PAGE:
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Man’s inconsistency in the face of life’s incomprehensibility is nothing but the most powerful and silent manifestation of the wonder which his own condition arouses in him. Full of flaws, plagued by fear, suffering from needs that it cannot fulfill, and destroyed by misery that oppresses and wounds it, reminding it that all the powers it thinks it has are a foolish illusion, the human soul is lost and is on the other side. the deepest and most barbaric of its vast possibilities, sheltering an idea of ​​redemption, sometimes distant, perhaps hidden in some star, sometimes so close that it stumbles into the vulgarity of everyday life, an environment where truly beautiful dreams gravitate , of progress, integration, continuity. An allegory of all that can be of mystery and light, obscurity and revelation in the trajectory of one individual and all of them, “Handia” almost always operates within the reach of the unseen. Directors Aitor Arregi and Jon Garaño use this component, a kind of magic that hovers a finger over the hardness of matter, but so powerful that it determines the fortunes and misfortunes of mortals, indifferent to criteria other than our invincible collapse on Earth.

Arregi and Garaño enter a hectic, heavy everyday life, imbued with hard work in the fields and the need to dream, suffocated by the urgency of staying alive in a part of the world that has always been forgotten, but which arouses the interest of the authorities in relation to a scenario with particular uncertainty. After a brief introduction of the characters, with the beautiful sequences of the prairies in the interior of the Basque country, between the north of Spain and the south-west of France, where the excellent photography of Javier Agirre repeats this bucolic aura of the plot, the directors rightly believe, begin to explore the plot’s dramatic substance by drawing on historical hindsight. The text of Arregi and Garaño, written with Andoni de Carlos and José Mari Goenaga, excels in maintaining this eternal deviation from the obvious, serving as poetry to soften it afterwards.

A family’s journey through the First Carlist War (1833-1840) is particularly stormy for Eleizegui. Antonio, played by Ramón Agirre, is asked to choose one of his two sons to fight in the royalist troops facing the liberals, commanded by Carlos María Isidro de Borbón (1788-1855). The patriarch chooses Martín, but he did not count on the fact that the eldest son, the ambiguous type embodied with affection by Joseba Usabiaga, returned home seriously injured. With the family’s workforce unused forever, they stand on the edge between indignity and starvation, until Martín convinces his younger brother, Miguel Joaquín, the giant of Altzo, to appear as an aberration in the genre’s many shows in the mid-19th century. The youngest submits to the businessmen’s humiliation and Martín’s greed as he tries to learn how to deal with this new universe that fascinates and frightens him and where everyone sees him as a monster whose only use is to satisfy their morbid curiosity and provoke derisive laughter .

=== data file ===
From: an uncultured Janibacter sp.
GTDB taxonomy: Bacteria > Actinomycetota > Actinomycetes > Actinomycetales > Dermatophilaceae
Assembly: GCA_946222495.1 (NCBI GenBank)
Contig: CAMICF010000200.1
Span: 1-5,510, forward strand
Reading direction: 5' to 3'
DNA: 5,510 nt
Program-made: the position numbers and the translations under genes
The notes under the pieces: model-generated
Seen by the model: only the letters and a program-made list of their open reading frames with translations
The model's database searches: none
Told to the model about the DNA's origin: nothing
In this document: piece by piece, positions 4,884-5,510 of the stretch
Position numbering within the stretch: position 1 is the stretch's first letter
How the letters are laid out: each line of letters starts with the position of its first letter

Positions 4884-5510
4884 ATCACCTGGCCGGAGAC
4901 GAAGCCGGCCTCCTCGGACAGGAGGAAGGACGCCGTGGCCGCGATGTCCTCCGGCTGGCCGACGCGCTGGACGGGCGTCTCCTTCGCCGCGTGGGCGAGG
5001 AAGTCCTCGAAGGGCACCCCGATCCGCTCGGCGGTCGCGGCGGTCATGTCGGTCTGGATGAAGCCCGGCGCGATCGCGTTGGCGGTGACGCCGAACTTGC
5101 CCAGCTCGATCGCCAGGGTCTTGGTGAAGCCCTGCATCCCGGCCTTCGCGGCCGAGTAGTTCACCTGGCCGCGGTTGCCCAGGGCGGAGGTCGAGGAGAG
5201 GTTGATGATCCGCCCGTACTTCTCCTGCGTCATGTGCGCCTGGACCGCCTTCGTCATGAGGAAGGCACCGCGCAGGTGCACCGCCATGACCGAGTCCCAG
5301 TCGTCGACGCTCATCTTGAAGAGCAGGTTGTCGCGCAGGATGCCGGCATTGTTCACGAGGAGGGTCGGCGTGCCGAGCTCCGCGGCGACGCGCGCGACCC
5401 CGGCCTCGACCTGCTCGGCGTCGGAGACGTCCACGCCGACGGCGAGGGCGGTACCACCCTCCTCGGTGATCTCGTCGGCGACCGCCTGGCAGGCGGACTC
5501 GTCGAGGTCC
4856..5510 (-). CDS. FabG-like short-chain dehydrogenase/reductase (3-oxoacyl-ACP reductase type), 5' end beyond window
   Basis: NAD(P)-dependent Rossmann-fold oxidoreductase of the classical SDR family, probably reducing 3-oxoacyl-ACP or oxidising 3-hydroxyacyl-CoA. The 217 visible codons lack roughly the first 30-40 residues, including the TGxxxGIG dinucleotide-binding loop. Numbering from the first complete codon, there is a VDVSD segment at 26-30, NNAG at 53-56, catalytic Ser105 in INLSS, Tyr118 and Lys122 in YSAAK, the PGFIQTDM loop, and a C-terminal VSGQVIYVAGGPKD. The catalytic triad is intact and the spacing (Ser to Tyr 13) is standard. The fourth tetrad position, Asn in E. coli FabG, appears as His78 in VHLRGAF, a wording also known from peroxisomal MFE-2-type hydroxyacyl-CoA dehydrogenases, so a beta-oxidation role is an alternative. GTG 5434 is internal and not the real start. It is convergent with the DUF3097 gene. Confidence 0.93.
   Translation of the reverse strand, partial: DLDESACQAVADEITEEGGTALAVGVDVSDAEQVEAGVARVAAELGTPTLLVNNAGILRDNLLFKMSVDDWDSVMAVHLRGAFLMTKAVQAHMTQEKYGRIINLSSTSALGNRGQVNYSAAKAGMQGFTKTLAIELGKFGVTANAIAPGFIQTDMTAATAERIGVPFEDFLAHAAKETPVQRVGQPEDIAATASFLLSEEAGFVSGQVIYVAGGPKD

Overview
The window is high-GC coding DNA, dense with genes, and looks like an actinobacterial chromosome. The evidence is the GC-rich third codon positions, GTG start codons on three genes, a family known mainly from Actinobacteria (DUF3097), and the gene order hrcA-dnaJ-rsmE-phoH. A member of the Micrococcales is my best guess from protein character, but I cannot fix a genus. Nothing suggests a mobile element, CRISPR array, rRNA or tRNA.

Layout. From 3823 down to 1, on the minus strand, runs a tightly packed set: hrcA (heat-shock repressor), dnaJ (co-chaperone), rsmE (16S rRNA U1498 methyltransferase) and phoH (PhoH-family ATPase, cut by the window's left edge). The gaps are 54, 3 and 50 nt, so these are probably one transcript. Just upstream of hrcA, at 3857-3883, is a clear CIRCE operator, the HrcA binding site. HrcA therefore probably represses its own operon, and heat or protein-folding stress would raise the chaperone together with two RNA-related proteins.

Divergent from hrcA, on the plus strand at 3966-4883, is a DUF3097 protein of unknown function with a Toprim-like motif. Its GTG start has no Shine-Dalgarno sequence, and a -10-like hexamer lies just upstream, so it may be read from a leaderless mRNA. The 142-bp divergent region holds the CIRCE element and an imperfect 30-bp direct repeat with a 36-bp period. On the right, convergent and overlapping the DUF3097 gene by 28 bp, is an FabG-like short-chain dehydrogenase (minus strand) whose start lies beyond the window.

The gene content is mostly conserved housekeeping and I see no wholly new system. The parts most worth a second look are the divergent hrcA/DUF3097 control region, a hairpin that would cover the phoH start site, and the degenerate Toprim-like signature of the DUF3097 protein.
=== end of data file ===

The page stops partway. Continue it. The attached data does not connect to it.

It is difficult to decide who should be the central character of “Handia”. Usabiaga’s visible artistic carpentry becomes even more sophisticated as Eneko Sagardoy’s performance emerges. Sagardoy captures with rare sensitivity the pain of this enormous man, 2.42 meters tall, frail as a child, hostage to his own body, preventing him from any chance of satiety, even the most fleeting. Over Aia Kruse’s marriage to María hovers the black bird of distrust without respite, directly proportional to her certainty, ever more intimate and overwhelming, that she will never be happy. The film by Arregi and Garaño takes the audience without embarrassment, even intentionally, to “The Elephant Man” (1980), by David Lynch, about Joseph Merrick (1862-1890), or to “Marks of Destiny” (1985). by Peter Bogdanovich (1939-2022), about Rocky Dennis (1961-1978), carriers of congenital chromosomal anomalies with almost unpronounceable names. As in Lynch or Bogdanovich, “Handia” is a biographical record that touches on emotions that go beyond the sufferings of the flesh. A film about a lovely ordinary man.

Movie: Handia
Direction: Aitor Arregi and Jon Garaño
Year: 2017
Genres: Drama/War
Note: 8/10

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